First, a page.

PCR tests and vaccinations: how UAE pupils are preparing for new academic year

Children set to return to classrooms in higher numbers but pandemic still looms large for new term

Abu Dhabi, United Arab Emirates, August 30, 2020.  Children return to school on Sunday after months off due to the Covid-19 pandemic at the Brighton College, Abu Dhabi.
Victor Besa /The National
Section:  NA
Reporter:  Haneen Dajani

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The final week of the summer holidays is traditionally a busy period for parents eager to ensure their children are ready for the school year.

While that once meant making sure pupils have uniforms and supplies in place for the first day back, the Covid-19 age has put PCR testing and vaccinations at the top of the check-list for many.

Pupils aged 16 and over must be immunised to return to in-person learning, while others will require nasal swabs to show they are clear of the virus.

Hundreds of thousands of pupils across the UAE are set to begin the new school year on August 29.

The National has examined some of the important issues for parents before children go back to school.

Who needs to be vaccinated?

Children aged 16 and above, as well as all school staff, must be vaccinated to return to school after the summer, the Ministry of Education said in early August.

They are required to have had two Covid-19 vaccination jabs to enter schools in all emirates, apart from Dubai, unless they have a verified exemption certificate.

Children aged 3 to 15 do not have to be vaccinated to return to school.

Officials have urged pupils to sign up for doses as soon as possible to avoid delays in returning to classes.

If parents decide not to vaccinate their children who are 16 and over, those pupils must learn remotely.

In Dubai, authorities do not yet require pupils to be vaccinated to attend school.

Where can pupils get vaccinated in Abu Dhabi?

School staff, teachers and pupils aged 12 and above who want to get vaccinated against Covid-19 before the new term can visit two dedicated medical centres in Abu Dhabi.

The clinics are in the Green Halls at the Mina Zayed Vaccination Centre and Al Ain Convention Centre, and are open daily until October 31, from 8am until 8pm.

First, second and booster doses of Pfizer-BioNTech and Sinopharm vaccines are available and free.

New teachers, pupils and school employees can also get the shot, even if they do not yet have their Emirates IDs.

Appointments are not required, although pupils under 18 must be accompanied by a parent or legal guardian.

Visitors would need to show their Emirates ID and a green or grey status on the Al Hosn app.

Do pupils need PCR tests before they return to school?

Private school pupils in Abu Dhabi who are 12 and above must take a PCR test every two weeks to return to school.

In Abu Dhabi, pupils aged 12 and over, as well as staff, will also have to undergo PCR tests within a 96-hour period of returning from school holidays, including Eid, winter, summer and spring breaks.

In Dubai, all pupils must declare their recent travel history by completing the Dubai Health Authority form online.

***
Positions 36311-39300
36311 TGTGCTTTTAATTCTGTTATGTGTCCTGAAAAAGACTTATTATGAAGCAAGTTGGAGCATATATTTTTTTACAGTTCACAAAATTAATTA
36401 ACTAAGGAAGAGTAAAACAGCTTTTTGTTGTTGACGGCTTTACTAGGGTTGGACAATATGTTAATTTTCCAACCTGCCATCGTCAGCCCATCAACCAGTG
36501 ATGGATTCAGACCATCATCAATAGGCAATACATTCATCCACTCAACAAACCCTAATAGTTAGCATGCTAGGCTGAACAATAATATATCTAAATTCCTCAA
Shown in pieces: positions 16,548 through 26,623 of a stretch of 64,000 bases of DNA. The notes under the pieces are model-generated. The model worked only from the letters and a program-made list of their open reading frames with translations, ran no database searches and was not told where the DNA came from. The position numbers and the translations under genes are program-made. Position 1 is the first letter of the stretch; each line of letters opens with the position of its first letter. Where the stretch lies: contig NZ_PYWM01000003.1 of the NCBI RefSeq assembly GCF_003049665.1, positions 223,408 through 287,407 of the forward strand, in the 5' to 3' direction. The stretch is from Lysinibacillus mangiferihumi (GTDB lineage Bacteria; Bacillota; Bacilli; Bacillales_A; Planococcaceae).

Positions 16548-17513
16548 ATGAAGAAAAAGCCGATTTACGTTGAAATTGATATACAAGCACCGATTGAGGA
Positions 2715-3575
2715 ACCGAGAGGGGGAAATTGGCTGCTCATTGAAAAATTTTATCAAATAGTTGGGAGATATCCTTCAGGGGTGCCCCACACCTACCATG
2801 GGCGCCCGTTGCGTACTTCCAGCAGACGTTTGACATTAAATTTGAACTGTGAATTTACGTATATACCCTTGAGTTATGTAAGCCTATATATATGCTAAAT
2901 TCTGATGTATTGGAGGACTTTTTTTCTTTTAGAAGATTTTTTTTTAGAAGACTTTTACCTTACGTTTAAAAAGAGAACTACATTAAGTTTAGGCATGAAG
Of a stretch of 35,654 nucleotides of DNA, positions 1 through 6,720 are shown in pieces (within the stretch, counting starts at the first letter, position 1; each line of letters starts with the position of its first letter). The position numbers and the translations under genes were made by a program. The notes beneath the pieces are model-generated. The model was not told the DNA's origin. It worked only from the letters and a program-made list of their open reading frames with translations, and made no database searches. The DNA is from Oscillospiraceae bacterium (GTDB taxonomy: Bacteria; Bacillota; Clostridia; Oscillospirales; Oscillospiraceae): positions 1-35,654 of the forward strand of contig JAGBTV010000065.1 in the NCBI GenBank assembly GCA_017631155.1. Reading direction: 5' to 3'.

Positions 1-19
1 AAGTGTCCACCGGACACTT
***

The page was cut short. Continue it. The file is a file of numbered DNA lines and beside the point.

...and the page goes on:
Pupils who have returned from travel abroad also require a negative PCR test taken within 48 hours to resume learning at school.

If they do not have a negative test result, they will be required to do distance learning for 10 days from their arrival date.

Private school staff in Dubai who are eligible but choose not to be vaccinated need to take a PCR test every week.

If they do not have a negative test result, they will be required to complete distance learning for 10 days from their arrival date.

All school staff and pupils aged 12 and above must have a negative PCR test to return, Sharjah Private Education Authority said. Staff and teachers should have received both doses of a Covid-19 vaccine but can be exempt if they have a medical condition.

Exemptions will need a doctor’s report and they must take a weekly PCR test.

How can parents prepare their children for return to school?

Children may feel anxious about returning to school after a two-month break, especially with the pandemic still looming large. For many pupils, this may be the first time they will have had to wear masks at school.

It is normal for children to show signs of anxiety when their routine is disrupted by the start of a new term.

Parents have to help ease the transition from holidays to classrooms by preparing children mentally for the change a week before they go back to class.

Parents can help children settle into their routine by ensuring they sleep early so their sleep pattern is in line with school days.

Dr Beno Kurien, principal at International Indian School in Baniyas, said parents should talk to their children every day before they start school.

Once classes resume, he said parents needed to have conversations with children about what was happening at school. If the child faced a problem, parents needed to inform the school, he said.

He asked parents to ensure their children got ample rest before they returned and to cut out junk food from their diets.

The school has a team of teachers who have studied psychology and will help train parents in how to help children before pupils return to school.

Pupils have access to tailored mental health support should they need it.

Updated: August 31st 2021, 4:47 AM
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